During the heatwave I spent a day at sea doing what I do best — fishing! It was a tag, measure and release CCFRP research trip inside and outside the Marine Protected Area near Carrington Point which is the northeast corner of Santa Rosa Island, where majestic elk and big deer used to roam until they were removed by the National Park Service.
Thousands of years earlier, pygmy mammoth elephants called the island home. The Channel Islands have a fascinating history and are now collectively the Channel Islands National Park. The waters surrounding them are now the Channel Islands National Marine Sanctuary.
Research is good, so I and a close friend, Col. Dave Lopez (USAF, ret) enthusiastically signed up to be volunteer anglers aboard the fabled Commercial Passenger Fishing Boat (CPFV) Stardust out of Santa Barbara Landing. At the helm was a skipper I know and believe in, Capt. Sal.
Fishing was good and 487 fish were measured tagged and released, with a few exceptions, which were dissected for science. I was proud to take top honors for most fish caught, 61 fish.
While fishing, we had a view of the wide gap between Santa Rosa Island and its eastward neighbor, Santa Cruz Island. Tropical Storm Kay, moving up from the south was pushing moisture-laden clouds northward, and it was a fascinating study in local weather patterns as the clouds gathered and coalesced over the gap between the islands.
To me, the most picturesque aspect of the cloud phenomenon was that some of the clouds with bellies of water were actually raining. I say it was picturesque and that is indeed an understatement, but did I take any pictures to show you? Heck no, I was busy earning the honor of catching the most fish on the boat.
After all, in the infamous words of my cartoon hero, “Aye am what aye am, and that’s all that aye am” (quote from Popeye the Sailorman, of course).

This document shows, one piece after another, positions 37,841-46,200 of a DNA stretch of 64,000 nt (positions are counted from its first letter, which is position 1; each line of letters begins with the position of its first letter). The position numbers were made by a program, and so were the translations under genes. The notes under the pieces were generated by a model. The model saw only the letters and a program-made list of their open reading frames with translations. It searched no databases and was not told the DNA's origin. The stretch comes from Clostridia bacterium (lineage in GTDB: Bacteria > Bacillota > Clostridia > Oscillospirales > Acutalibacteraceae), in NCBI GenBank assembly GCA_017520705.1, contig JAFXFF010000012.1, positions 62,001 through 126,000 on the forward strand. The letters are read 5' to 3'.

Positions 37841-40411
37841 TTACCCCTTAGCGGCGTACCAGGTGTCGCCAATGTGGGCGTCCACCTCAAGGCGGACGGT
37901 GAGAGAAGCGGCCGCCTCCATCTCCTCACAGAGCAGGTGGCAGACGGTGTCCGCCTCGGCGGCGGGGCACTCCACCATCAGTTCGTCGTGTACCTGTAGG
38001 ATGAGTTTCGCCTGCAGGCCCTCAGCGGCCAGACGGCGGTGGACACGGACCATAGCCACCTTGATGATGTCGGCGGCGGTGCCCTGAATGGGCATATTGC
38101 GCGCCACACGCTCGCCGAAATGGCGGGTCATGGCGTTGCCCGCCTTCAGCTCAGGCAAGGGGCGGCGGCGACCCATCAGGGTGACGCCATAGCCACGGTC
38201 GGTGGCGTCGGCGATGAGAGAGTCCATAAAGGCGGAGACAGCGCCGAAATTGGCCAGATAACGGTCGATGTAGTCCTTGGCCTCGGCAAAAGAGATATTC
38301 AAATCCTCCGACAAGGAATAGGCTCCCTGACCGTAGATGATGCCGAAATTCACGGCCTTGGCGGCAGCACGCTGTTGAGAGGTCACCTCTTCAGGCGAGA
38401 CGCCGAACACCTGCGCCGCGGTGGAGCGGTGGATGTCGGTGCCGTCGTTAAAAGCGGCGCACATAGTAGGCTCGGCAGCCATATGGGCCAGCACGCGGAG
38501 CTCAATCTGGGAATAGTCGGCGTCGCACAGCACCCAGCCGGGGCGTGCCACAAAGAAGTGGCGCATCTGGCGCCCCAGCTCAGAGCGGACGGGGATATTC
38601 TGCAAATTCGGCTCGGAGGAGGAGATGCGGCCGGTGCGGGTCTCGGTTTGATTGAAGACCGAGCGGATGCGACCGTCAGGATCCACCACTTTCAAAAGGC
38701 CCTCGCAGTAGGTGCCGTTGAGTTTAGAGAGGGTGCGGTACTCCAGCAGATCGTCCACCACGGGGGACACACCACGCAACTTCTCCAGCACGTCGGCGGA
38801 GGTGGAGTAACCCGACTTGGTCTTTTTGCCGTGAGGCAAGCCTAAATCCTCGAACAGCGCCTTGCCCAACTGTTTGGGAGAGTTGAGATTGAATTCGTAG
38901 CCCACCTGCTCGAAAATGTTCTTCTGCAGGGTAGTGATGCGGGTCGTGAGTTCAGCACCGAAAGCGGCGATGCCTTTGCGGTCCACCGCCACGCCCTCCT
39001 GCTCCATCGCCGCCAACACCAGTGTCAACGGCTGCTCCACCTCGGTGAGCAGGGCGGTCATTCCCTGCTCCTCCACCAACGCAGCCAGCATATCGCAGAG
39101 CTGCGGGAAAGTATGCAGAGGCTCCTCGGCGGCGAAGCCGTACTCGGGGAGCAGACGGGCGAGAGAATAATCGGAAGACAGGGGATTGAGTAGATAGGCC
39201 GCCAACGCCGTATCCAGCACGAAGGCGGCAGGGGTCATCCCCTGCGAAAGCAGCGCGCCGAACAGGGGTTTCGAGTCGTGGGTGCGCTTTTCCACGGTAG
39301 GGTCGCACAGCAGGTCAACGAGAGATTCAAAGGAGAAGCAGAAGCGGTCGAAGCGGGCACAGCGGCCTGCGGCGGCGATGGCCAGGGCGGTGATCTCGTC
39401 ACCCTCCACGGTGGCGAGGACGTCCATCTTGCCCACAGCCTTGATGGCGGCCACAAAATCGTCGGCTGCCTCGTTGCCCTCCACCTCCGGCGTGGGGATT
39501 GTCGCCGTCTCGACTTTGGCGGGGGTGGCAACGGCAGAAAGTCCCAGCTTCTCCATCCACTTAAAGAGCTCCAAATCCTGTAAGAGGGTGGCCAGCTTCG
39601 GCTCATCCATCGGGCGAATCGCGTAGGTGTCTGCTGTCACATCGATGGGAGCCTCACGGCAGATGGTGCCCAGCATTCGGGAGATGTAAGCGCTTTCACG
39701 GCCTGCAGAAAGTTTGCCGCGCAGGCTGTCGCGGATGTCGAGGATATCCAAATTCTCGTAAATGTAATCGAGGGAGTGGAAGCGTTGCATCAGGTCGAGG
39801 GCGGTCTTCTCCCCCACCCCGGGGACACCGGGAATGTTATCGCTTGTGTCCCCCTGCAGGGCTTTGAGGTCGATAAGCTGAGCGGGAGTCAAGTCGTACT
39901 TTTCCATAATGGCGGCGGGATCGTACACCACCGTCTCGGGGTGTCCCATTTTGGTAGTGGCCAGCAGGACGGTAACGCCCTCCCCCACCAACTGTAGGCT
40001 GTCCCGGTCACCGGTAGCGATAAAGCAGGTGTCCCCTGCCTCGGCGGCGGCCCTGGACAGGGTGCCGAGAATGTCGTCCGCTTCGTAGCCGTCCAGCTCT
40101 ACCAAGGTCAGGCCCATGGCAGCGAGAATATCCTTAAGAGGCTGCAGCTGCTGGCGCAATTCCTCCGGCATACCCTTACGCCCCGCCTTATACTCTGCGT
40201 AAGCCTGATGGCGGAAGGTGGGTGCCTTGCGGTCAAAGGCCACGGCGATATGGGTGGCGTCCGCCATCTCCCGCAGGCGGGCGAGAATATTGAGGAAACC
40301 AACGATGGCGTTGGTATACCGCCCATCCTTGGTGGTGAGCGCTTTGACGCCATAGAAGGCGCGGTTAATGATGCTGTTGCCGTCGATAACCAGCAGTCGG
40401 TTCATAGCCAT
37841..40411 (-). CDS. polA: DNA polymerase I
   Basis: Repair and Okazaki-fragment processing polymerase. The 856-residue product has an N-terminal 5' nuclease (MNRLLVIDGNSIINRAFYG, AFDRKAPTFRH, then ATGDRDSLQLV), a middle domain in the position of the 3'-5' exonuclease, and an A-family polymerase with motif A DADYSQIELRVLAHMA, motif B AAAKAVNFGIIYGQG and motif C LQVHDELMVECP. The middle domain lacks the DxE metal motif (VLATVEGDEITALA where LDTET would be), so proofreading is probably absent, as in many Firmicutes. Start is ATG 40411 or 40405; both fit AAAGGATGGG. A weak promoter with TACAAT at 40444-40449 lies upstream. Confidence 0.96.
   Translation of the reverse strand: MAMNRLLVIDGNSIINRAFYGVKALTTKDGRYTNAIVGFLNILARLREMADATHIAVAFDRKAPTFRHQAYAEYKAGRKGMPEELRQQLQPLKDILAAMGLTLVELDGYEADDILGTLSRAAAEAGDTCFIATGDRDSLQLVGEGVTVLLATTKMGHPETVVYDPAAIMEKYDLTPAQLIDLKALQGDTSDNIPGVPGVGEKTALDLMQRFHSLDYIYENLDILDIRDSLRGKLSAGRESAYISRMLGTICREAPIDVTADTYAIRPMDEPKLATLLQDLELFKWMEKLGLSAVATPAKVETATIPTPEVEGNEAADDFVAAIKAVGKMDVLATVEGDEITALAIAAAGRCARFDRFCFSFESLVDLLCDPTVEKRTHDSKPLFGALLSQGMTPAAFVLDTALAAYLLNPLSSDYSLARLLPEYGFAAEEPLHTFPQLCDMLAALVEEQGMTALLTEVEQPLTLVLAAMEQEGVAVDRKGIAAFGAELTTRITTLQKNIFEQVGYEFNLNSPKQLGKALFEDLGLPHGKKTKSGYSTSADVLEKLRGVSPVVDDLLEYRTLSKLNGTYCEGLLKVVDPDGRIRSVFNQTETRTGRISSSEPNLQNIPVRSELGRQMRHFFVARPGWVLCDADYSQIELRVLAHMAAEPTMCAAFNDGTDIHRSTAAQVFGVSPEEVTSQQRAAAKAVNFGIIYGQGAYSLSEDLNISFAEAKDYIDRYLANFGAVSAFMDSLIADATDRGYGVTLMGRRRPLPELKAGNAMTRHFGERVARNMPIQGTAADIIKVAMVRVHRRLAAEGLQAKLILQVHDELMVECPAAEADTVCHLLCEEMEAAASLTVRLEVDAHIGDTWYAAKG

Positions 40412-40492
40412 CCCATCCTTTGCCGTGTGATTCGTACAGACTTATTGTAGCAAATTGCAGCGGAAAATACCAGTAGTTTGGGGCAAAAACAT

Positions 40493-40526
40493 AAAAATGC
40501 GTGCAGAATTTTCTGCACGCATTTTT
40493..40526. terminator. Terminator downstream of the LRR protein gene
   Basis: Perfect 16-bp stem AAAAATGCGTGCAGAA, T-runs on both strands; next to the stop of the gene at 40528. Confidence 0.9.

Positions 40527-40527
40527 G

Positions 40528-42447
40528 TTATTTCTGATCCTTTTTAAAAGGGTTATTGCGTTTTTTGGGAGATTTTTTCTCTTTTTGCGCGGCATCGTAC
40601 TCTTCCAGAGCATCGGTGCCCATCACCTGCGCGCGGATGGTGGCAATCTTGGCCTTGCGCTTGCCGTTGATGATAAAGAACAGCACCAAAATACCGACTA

Someone did however take a picture of a very large California sheephead I caught using my own signature series fishing rod, a Bacon Stix, made by Vague Rods, and the picture is up on that site so check it out. The great reel on the rod was a Penn Torgue 30LD2.
Holding the fish is Chris Honeyman who manages the research trips.
Looking below the clouds, I could see the rain shadow, which was dark and well-defined, immediately below the cloud and then became lighter as the rain descended and dried up in the lower and very warm atmosphere.
Very little of that rain actually fell to the surface of the sea, so there wasn’t much dimpling of the water. As clouds passed slowly over us, I looked up and saw the dark rainshadow directly overhead, and I could feel the humidity spike, but no rain came down far enough to wet my hat.
Wet or dry, it was an awesome day at sea.
— Capt. David Bacon operates WaveWalker Charters and is president of SOFTIN Inc., a nonprofit organization providing seafaring opportunities for those in need. Visit softininc.blogspot.com to learn more about the organization and how you can help. Click here to read previous columns. The opinions expressed are his own.